The shift in consumer spending towards accessing music rather than owning it is an unstoppable trend that has resulted in the one of the biggest shake-ups in recorded music distribution for a century, according to global analyst firm Ovum.
Ovum’s latest report '2016 Trends to Watch: Music' points out that it is important to remember that no music subscription service is anywhere near breaking even, and the need for scale is far more important than the colour of the balance sheet ink.
“The recorded music sector of yesterday is quite simply that, a bygone era that is being swept away by shiny new industry players,” says Head of Music Practice and author of the report Simon Dyson. “Music retailers will never sell as many CDs or downloads as they did last year and so services along the music value chain that want to be part of this rapid evolution in recorded music must simply embrace the change and make access work for their business.”
The trends to watch for music in 2016 include:
- Streaming will drive digital music growth in 2016, but will not offset the fall in sales of CDs and downloads
- Intense competition in the music streaming sector will result in more service casualties
- Controversy over who benefits most from music streaming will continue to make headline news and remain a divisive issue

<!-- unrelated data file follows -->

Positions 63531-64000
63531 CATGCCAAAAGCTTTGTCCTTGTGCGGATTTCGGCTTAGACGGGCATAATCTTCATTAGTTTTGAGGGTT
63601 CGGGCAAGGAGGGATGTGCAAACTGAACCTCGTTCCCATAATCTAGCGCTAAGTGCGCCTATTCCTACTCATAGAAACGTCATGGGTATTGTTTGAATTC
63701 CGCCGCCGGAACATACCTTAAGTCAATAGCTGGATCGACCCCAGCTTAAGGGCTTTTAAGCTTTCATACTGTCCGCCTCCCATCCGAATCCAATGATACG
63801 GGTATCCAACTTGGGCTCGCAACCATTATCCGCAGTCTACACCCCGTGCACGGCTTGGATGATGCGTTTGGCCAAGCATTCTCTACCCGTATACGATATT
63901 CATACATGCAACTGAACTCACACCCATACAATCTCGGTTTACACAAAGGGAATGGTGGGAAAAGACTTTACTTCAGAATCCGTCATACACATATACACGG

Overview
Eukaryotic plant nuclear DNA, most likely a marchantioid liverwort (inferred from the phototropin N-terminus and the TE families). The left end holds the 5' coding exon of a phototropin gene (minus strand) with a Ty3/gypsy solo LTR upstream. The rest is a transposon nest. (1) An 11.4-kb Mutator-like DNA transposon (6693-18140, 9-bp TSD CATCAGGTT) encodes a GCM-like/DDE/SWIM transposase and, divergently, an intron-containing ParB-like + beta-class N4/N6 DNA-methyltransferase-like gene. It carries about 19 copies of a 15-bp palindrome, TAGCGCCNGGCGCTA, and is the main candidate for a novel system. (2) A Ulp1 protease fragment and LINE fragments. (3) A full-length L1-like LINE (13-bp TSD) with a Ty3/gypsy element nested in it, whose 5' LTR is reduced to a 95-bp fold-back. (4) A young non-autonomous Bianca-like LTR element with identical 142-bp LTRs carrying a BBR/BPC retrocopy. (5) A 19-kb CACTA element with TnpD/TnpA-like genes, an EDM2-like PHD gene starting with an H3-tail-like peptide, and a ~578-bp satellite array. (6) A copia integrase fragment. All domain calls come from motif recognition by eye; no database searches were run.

The report said that, despite the fact that spending on music subscriptions is on the up, there will be no growth in overall consumer spending on recorded music in 2016. According to Ovum’s latest forecasts, global retail sales of recorded music will edge down 0.5% in 2015 and will fall a further 0.2% in 2016. In 2015, subscriptions alone will account for 28% of digital spending and 15% of the combined digital and physical spending total. Five years ago, barely 3% of retail spending on recorded music came from subscriptions.
One thing to note when looking at the music industry future is how big an impact streaming will make in markets that until now have contributed next to nothing to the recorded music industry pot. Countries such as China and India that have long been dominated by music piracy but are so often thought of as “emerging markets” will start to live up to that tag.
Streaming services in India are already reporting high user metrics and the early results elsewhere suggest streaming is not only guiding the recorded music industry’s future in Western countries, but is also opening doors to the less developed markets.
As well as growth in streaming revenue, Ovum is expecting the sector to consolidate. Casualties in the race to become the music streaming service of choice are unavoidable. Given the amount of services offering what is essentially the same product to a limited number of customers, company closures and acquisitions are inevitable.
“The shift from music ownership to access is not an overnight proposition and consumers will take their time to change the habits of generations. But it remains the recorded music industry’s best bet for returning consumer spending to levels not seen for more than 15 years,” concludes Dyson.
Article by Simon Dyson, Ovum Head of Music Practice